Explain the purpose of DNS.

DNS, or Domain Name System, is a fundamental technology used on the Internet to translate human-readable domain names into IP addresses. It serves as a distributed hierarchical database that enables the mapping of domain names to IP addresses, allowing users to access websites and other resources using familiar, easy-to-remember names rather than numerical IP addresses.

Here's a detailed technical explanation of the purpose of DNS:

  1. Address Resolution:
    • When you enter a domain name (like www.example.com) into a web browser, your device needs to know the corresponding IP address to establish a connection with the server hosting that website.
    • DNS acts as a distributed directory service that resolves these domain names to their associated IP addresses.
  2. Hierarchical Structure:
    • The DNS system is organized in a hierarchical structure, consisting of multiple levels called domain levels or labels. The top-level domain (TLD) is at the highest level, followed by second-level domains (SLD) and subdomains.
    • For example, in www.example.com, ".com" is the TLD, "example" is the SLD, and "www" is a subdomain.
  3. DNS Servers:
    • DNS uses a distributed system of servers to handle the translation of domain names into IP addresses. These servers are categorized into different types, including authoritative name servers, recursive resolvers, and root servers.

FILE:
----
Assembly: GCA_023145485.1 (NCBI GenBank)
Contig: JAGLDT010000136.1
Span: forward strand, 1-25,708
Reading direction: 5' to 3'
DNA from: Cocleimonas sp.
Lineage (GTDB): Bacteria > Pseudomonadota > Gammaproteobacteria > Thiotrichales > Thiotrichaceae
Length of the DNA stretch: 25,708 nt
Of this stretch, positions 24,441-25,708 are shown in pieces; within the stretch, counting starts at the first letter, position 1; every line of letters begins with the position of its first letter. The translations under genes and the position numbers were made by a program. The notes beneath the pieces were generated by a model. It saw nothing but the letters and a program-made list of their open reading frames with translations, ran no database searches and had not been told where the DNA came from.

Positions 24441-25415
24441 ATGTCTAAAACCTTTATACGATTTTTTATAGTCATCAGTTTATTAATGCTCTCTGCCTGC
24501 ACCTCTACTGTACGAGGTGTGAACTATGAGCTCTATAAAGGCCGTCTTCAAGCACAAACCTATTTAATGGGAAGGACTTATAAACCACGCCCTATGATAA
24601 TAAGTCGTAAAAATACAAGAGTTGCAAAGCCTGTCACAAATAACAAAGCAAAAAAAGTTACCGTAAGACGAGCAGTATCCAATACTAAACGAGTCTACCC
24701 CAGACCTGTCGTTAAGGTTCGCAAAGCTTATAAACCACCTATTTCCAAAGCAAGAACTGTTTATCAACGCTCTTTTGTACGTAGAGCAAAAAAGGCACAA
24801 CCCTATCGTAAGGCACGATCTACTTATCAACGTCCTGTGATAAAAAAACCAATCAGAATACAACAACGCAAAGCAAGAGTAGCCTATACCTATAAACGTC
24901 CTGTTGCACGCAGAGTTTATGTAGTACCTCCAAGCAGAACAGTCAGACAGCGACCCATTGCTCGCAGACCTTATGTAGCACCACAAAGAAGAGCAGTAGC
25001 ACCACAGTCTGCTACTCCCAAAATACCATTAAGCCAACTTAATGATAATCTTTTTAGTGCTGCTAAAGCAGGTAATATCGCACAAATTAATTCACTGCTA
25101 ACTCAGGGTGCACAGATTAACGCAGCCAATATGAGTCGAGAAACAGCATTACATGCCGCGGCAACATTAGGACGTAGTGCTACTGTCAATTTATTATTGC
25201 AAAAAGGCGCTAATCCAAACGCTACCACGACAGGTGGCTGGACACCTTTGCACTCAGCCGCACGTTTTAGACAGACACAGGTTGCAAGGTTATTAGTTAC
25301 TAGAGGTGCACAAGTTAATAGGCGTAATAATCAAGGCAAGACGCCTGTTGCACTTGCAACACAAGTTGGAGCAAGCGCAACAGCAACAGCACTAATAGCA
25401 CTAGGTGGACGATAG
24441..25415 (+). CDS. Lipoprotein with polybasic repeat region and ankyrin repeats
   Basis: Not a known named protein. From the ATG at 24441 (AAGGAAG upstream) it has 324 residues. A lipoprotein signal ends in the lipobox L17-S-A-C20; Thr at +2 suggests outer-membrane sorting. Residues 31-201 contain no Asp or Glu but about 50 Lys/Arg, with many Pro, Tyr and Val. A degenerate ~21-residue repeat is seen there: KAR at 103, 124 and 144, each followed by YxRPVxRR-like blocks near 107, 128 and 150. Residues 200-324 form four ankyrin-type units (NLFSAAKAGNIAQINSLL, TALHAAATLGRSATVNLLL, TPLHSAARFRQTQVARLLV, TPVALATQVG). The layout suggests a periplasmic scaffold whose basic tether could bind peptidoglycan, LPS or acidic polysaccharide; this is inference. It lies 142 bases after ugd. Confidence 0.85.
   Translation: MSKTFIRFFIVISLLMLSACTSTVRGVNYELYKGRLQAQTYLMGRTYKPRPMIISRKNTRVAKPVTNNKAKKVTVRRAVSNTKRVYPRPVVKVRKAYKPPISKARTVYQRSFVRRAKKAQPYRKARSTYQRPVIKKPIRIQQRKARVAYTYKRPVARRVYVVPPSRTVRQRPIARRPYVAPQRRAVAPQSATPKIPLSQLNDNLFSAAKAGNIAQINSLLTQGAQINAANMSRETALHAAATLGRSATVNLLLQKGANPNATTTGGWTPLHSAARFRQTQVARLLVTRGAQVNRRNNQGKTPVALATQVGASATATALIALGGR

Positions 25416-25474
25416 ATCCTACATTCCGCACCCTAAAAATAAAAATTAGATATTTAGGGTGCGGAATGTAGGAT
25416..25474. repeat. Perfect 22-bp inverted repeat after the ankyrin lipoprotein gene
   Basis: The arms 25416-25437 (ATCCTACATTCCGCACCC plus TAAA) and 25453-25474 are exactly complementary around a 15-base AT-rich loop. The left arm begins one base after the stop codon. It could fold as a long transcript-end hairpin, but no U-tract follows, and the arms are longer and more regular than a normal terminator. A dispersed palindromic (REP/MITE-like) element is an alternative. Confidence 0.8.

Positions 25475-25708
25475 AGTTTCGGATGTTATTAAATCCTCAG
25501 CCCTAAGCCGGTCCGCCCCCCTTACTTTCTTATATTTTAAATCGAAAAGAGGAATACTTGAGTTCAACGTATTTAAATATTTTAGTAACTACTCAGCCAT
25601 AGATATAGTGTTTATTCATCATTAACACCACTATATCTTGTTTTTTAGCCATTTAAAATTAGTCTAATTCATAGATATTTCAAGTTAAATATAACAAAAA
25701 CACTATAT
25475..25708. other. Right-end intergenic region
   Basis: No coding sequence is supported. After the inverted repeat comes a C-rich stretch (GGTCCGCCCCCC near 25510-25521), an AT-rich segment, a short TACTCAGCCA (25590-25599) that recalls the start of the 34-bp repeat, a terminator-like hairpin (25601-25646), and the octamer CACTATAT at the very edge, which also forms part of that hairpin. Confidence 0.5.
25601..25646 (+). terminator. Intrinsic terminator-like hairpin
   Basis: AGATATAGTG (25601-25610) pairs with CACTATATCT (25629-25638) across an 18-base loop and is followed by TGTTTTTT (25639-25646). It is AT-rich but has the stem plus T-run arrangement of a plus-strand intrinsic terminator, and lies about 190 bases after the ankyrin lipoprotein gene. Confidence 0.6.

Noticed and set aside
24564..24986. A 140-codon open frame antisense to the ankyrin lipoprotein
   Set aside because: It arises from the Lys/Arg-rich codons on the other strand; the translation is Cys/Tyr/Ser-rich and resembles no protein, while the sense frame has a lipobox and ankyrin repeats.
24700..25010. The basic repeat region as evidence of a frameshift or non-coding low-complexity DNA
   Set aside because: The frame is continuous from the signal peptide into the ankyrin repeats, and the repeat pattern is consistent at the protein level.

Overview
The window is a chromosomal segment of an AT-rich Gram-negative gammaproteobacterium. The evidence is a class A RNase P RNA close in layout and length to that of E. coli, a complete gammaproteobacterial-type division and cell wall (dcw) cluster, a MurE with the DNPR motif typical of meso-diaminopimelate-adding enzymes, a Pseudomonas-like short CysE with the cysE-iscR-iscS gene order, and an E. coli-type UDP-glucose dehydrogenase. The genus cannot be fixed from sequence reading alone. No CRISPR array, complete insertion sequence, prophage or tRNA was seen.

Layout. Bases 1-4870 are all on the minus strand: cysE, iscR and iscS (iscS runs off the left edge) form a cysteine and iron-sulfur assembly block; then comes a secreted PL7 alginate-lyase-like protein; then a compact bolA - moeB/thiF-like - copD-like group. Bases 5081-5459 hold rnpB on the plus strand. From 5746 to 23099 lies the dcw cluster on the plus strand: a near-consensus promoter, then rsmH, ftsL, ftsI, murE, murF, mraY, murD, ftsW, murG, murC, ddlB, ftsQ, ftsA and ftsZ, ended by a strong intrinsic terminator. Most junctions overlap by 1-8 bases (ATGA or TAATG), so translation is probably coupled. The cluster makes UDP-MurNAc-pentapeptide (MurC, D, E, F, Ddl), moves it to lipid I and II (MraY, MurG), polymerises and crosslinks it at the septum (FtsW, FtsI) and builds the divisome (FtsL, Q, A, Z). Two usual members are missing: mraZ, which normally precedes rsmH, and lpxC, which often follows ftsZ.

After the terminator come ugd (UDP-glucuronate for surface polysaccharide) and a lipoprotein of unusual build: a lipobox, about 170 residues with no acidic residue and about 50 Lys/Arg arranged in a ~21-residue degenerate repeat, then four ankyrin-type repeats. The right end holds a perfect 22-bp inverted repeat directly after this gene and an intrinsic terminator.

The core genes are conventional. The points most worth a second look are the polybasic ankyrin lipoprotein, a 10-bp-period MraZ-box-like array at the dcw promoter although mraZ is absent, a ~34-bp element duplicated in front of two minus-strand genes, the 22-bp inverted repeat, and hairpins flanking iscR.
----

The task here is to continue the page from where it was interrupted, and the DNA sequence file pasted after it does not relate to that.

• Authoritative name servers store specific domain information, while recursive resolvers handle user requests by recursively querying other servers until the final IP address is found.
  4. DNS Query Process:
    • When you type a domain name in your browser, your device sends a DNS query to a local DNS resolver (often provided by your ISP or configured manually).
    • If the resolver has the IP address in its cache (a stored record of recent DNS queries), it returns the result. Otherwise, it starts the DNS resolution process.
  5. Iterative vs. Recursive Queries:
    • DNS queries can be iterative or recursive. In an iterative query, the resolver asks each server in sequence until it finds the IP address. In a recursive query, the resolver delegates the task to other servers and waits for a complete answer.
    • Recursive queries are more common in typical user scenarios, making the process more efficient.
  6. Caching:
    • To reduce the load on DNS servers and speed up future queries, DNS resolvers cache the results of previous queries. This caching mechanism helps improve overall system performance by avoiding redundant queries for frequently visited sites.